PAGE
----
Introducing order into the jungle of tables and chairs

Lack of action, platitudes and grandstanding will no longer cut it for a public frayed at its edges by the authorities’ disinterest in enforcing regulations

Malta’s climate makes it ideal for outdoor dining practically all year round. Outside dining gives character to a place and enables people to come together in public spaces.

The controversy surrounding restaurant tables and chairs placed in public squares and on pavements is not about the practice itself but about the lack of respect shown by some restaurateurs towards the public. Indeed, it is an issue of greed, lack of enforcement and overlapping competencies by public authorities.

The crux of the problem seems to be that the system is efficient enough to grant restaurants concessions for use of public spaces but falters when it comes to who should police these concessions. Nobody in government seems responsible for the mayhem that results when restaurants put out more tables than allowed, or obstruct public passages, or in some cases put out tables when they have no permit to do so.

Reporting abuse is futile because those filing a report get passed around from one entity to another, each claiming they are not responsible for enforcement. Unless this conundrum is solved the situation will simply get worse because abusers would be receiving the message that they can do as they please.

Unfortunately, the political will has been lacking for far too long. Concessions on public land should be regulated by the Lands Authority. It should set the conditions and delimit the area that can be used whenever a restaurant or bar seeks permission to set table and chairs in a public space. Additionally, the authority should also lay down what type of furniture, including umbrellas or tents, restaurants will be able to use for outside dining areas.

Having some visual uniformity helps reduce clutter and a sense of haphazardness.

Enforcement action should be the responsibility of one entity, which however should have the power of issuing fines or charging people for breach of concession terms.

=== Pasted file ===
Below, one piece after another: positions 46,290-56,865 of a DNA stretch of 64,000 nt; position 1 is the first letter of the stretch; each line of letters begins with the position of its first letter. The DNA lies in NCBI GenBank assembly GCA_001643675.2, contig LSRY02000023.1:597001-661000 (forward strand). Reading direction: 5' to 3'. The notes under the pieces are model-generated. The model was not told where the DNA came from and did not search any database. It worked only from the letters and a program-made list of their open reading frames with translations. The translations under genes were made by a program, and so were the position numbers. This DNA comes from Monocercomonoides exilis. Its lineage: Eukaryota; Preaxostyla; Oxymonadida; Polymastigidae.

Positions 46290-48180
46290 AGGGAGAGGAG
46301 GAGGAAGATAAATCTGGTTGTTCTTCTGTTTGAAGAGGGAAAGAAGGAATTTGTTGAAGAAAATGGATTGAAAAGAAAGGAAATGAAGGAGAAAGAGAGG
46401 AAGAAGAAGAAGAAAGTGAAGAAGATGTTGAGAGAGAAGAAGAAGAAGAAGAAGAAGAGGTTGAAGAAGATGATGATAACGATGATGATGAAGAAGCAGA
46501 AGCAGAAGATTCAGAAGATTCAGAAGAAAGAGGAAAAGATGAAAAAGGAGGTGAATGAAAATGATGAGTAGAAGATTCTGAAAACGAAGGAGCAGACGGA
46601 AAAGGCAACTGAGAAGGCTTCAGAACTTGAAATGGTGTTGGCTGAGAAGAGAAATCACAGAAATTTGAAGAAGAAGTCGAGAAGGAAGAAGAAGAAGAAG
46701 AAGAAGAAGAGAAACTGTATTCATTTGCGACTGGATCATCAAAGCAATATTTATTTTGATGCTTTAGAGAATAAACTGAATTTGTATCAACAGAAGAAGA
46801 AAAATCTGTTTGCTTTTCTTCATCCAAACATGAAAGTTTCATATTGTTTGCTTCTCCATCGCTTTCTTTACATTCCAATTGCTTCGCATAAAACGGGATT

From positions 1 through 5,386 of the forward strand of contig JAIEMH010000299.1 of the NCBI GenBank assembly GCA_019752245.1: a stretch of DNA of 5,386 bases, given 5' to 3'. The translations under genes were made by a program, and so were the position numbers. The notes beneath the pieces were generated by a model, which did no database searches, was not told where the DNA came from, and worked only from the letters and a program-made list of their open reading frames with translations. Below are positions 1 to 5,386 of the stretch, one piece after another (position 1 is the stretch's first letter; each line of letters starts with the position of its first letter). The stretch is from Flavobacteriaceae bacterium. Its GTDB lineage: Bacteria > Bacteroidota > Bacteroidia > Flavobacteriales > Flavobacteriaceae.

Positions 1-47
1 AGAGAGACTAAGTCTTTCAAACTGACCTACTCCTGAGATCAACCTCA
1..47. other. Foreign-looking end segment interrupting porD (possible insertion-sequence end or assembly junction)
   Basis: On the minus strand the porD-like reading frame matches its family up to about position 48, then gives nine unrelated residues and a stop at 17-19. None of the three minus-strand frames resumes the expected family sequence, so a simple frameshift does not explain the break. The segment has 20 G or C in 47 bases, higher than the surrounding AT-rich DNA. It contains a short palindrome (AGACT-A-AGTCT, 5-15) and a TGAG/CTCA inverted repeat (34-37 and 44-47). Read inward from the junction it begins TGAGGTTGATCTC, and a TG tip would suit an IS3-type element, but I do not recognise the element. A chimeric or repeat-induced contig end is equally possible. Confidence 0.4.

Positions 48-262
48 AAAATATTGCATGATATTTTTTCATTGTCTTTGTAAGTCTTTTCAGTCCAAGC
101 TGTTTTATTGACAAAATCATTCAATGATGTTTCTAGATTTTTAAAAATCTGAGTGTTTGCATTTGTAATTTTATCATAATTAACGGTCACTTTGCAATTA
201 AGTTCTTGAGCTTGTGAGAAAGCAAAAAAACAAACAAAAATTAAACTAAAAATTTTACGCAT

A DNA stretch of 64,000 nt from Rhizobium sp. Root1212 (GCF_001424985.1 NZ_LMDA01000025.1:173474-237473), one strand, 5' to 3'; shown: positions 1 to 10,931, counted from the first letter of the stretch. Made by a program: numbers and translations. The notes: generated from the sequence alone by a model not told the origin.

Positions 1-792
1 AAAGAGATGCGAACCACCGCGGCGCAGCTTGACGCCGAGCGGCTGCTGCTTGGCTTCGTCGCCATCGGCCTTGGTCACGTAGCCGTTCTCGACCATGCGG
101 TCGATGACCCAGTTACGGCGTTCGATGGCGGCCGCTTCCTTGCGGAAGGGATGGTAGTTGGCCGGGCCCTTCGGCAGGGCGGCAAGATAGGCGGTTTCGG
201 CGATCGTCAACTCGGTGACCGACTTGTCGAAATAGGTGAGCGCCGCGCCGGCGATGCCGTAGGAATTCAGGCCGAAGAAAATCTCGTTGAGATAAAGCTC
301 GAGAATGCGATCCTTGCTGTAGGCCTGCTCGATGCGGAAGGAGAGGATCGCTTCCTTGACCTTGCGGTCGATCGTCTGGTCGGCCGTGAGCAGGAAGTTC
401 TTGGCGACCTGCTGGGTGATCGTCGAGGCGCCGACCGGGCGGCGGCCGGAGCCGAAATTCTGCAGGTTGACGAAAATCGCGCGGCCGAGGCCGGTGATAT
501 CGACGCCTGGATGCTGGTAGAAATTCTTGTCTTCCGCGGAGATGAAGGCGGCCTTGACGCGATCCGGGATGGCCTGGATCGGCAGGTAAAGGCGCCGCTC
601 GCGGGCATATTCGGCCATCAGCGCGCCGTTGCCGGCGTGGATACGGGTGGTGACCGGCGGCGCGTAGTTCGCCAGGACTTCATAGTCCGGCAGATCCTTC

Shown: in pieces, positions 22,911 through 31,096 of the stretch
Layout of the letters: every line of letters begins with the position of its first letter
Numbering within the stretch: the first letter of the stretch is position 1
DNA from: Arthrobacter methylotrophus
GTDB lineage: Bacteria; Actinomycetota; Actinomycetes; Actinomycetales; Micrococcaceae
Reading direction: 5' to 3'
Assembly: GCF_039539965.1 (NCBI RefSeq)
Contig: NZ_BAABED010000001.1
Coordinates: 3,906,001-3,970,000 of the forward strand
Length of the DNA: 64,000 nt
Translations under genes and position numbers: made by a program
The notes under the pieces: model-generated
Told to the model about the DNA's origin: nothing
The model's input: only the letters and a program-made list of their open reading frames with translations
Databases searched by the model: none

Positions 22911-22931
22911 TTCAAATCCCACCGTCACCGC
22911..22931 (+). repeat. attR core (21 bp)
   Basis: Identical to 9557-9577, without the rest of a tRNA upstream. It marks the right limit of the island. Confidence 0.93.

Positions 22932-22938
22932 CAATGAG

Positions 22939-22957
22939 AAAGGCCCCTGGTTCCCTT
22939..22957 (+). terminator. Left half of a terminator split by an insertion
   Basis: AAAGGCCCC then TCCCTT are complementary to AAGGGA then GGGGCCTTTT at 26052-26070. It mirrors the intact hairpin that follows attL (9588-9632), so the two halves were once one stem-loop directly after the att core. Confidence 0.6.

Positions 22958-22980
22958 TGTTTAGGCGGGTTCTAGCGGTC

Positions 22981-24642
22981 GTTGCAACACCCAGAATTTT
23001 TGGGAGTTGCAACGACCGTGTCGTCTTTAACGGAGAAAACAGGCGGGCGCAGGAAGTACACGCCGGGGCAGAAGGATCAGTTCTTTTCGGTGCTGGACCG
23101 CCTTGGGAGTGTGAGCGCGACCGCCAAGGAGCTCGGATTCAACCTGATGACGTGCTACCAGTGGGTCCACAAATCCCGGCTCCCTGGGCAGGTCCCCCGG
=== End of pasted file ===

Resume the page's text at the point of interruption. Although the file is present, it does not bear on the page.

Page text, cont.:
To make enforcement easier, the area granted on concession should be clearly delineated by metal plaques and the restaurant should be obliged to have the official map stamped by the Lands Authority identifying the concession area, in full view. These two practical measures will ensure that inspectors called in to investigate reports of abuse or carrying out spot checks can have immediate visual reference of the area granted on concession. Failure to have the map on site should incur a hefty fine. Additionally, repeat abusers should have their concession permit withdrawn.

The authorities cannot simply look the other side and allow the rules of the jungle to take root because as much as outside dining is an experience many appreciate, it is also causing consternation in several communities.

The latest public outcry happened in St George’s Square in Rabat, Gozo. The square has literally been taken over by large umbrellas, tables and chairs, creating a nuisance for people who want to access the parish church, or simply enjoy the pjazza. It is literally a jungle.

Another area where mayhem persists is the stretch of pavement along the promenade between Gzira and Sliema where tables and chairs have unashamedly restricted the width of the public passage on the pavement.

The government and its authorities must inject a dose of discipline by ensuring enforcement is not only carried out but is also effective as a deterrent. Restaurant and bar owners must realise that the public space they are occupying is not theirs by right. It is a public concession to enable their business to flourish and thus should not be abused for whatever reason. They must also be made to pay for the privilege.

We expect the government to tackle this issue head on by setting out a concrete plan of action and its eventual implementation. In the process, local councils should also be roped in for their recommendations.

Lack of action, platitudes and grandstanding will no longer cut it for a public frayed at its edges by the authorities’ disinterest in enforcing regulations.